The Art of Working Out

Most people don’t actually know this about me, but I love working out. Whether it be cardio or weight training, it’s one of my favorite hobbies. In most people’s imaginations, including my own, the stereotypical sensitive artist doesn’t seem like he or she belongs in the gym. The gym is supposed to be for big, insensitive men that would rip our pathetic art to shreds if given the chance, right? Wrong. Well, probably wrong, I’ve never met every person at the gym. For the most part, though, wrong. If we made a venn diagram with every person in the art world in a circle and every person in the gym world a circle, I would be one of the people floating comfortably in the little sliver of overlap. While at first it seems like the gym and the studio could not be absolute opposites of each other, there are actually quite a few similarities.

There’s always going to be someone who knows more than you

This isn’t a bad thing, this is actually a motivator. It’s easy to avoid these people to keep yourself from feeling insecure. However, you should actually be befriending these people though. Everyone has new perspectives to share. Get that advice from that buff person at the gym, watch that kid in your painting class. You never know what you’ll learn.

There’s always going to be someone who thinks they know more than you

It’s probably no secret to you by now that there are people who don’t know what they’re talking about but refuse to admit it. Take what they say with a grain of salt and if what they’re saying goes against your gut feeling, don’t do it.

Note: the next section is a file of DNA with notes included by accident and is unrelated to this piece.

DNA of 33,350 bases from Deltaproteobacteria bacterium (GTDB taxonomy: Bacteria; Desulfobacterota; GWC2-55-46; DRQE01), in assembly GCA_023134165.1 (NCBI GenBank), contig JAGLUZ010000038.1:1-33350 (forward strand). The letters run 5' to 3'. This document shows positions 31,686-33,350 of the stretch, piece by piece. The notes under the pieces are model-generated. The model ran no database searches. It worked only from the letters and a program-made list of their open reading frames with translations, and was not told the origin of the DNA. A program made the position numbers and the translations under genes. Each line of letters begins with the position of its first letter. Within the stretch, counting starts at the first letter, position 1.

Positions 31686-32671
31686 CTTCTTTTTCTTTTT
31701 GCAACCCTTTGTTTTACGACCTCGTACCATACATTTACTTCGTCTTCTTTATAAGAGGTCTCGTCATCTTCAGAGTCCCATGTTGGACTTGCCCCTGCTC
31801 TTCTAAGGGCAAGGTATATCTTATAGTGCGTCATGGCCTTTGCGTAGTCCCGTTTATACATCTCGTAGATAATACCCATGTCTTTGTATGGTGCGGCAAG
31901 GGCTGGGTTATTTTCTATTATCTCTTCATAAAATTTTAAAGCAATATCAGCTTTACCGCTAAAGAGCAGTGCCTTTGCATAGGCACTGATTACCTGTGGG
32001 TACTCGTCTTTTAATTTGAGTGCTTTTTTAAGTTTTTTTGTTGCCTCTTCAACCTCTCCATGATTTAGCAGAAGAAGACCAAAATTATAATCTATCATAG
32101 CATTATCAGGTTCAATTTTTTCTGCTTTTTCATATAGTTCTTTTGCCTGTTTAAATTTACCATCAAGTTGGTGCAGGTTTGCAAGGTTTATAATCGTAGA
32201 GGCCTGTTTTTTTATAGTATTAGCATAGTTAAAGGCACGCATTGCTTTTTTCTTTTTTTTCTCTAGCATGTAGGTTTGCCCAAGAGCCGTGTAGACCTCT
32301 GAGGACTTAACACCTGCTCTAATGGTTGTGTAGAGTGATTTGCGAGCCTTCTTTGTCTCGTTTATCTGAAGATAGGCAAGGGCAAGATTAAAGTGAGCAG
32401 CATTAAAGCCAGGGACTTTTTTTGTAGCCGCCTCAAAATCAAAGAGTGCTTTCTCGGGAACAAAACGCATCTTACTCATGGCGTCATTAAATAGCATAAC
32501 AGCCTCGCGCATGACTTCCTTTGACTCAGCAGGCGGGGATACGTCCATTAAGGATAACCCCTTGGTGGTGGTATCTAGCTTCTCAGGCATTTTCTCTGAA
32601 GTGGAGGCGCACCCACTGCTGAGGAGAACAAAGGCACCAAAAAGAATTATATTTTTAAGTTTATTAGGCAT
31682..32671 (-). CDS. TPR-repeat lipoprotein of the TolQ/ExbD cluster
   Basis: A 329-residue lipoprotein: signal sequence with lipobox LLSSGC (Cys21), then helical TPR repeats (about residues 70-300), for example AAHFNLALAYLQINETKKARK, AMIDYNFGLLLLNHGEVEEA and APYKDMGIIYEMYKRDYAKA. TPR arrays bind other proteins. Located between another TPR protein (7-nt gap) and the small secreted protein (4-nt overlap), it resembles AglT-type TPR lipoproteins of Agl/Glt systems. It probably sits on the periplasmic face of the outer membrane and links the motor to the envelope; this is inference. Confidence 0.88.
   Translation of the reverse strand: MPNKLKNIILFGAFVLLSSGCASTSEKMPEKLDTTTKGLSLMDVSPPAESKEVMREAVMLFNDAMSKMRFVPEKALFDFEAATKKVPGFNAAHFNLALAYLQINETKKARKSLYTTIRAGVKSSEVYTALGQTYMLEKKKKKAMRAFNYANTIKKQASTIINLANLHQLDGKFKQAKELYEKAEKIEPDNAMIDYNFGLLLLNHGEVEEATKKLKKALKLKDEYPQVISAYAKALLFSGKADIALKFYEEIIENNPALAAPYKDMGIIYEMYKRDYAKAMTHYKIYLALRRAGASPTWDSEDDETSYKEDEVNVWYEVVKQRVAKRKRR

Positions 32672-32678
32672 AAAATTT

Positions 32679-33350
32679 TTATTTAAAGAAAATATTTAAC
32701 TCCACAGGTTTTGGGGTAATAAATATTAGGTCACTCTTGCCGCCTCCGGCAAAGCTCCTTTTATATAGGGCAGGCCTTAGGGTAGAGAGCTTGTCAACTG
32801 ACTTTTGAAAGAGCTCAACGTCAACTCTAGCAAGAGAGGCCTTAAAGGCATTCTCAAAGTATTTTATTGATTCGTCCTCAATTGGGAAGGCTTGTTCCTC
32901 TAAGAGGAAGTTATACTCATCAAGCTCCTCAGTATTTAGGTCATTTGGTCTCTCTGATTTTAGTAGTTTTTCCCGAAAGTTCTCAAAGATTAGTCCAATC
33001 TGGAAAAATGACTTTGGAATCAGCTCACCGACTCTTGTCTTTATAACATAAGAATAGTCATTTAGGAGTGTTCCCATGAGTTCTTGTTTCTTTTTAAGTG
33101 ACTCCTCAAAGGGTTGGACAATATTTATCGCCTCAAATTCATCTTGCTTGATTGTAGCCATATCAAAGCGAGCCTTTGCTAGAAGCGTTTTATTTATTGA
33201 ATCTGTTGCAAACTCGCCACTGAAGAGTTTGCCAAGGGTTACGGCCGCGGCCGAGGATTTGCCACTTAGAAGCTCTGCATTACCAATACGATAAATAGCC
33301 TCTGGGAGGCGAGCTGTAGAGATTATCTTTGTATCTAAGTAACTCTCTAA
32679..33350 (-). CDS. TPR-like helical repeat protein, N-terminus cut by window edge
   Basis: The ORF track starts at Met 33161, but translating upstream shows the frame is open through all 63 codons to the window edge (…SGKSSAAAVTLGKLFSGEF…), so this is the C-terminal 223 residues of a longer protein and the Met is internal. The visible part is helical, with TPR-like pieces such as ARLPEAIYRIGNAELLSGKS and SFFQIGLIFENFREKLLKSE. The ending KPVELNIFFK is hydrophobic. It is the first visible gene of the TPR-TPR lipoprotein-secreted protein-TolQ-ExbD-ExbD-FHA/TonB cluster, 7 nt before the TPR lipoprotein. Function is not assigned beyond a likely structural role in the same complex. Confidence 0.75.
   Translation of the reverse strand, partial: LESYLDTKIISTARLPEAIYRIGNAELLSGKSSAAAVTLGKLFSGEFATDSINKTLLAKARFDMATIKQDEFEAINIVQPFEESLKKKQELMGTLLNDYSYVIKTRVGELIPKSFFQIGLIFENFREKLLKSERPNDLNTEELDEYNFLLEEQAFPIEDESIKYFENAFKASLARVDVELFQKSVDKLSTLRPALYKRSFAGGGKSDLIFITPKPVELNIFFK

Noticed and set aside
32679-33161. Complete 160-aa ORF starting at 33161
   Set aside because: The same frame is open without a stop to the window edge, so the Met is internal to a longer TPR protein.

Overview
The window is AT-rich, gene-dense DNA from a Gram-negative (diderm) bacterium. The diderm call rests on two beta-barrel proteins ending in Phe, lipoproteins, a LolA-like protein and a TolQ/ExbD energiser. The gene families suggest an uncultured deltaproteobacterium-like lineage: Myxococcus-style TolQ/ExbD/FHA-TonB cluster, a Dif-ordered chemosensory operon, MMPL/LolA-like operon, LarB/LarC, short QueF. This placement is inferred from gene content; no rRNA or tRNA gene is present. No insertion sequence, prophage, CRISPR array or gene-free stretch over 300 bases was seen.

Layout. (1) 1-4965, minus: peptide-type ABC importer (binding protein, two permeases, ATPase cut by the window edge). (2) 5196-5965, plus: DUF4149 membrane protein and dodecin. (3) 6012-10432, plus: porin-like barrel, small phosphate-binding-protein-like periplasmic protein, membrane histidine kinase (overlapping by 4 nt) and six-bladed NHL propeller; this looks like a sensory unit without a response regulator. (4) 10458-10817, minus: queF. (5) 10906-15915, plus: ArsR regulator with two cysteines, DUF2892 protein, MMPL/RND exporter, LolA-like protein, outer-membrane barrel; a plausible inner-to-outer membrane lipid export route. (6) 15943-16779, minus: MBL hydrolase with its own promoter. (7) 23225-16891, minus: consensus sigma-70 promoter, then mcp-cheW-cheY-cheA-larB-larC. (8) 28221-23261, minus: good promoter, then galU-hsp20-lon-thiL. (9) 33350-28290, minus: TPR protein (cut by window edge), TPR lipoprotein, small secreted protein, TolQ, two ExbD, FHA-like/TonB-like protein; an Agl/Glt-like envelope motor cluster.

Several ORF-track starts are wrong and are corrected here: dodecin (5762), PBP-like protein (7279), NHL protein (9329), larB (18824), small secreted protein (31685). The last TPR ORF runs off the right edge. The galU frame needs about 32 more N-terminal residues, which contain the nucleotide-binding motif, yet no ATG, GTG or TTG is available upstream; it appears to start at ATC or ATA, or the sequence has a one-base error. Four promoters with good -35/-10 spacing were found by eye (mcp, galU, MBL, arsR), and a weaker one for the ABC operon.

Excuses don’t make you successful

Both gym-fanatics and artists have heard variations of the phrase, “Wow, I wish I could ____ like that, but I ______.” For example, “Wow, I wish I could draw like that, but I’m just not artistic.” The thing people in the gym and studio have already realized is that you can look/draw/lift like that. It just requires working hard at it, which a lot of people opt out of.

Sidenote: While I originally wrote this article to compare making art and working out, I realized that these are true for almost everything. So really, this should be called “The Art of Doing Literally Everything in the World.” I’ll keep it like this, though, because I think comparing two opposite things gets my point across.

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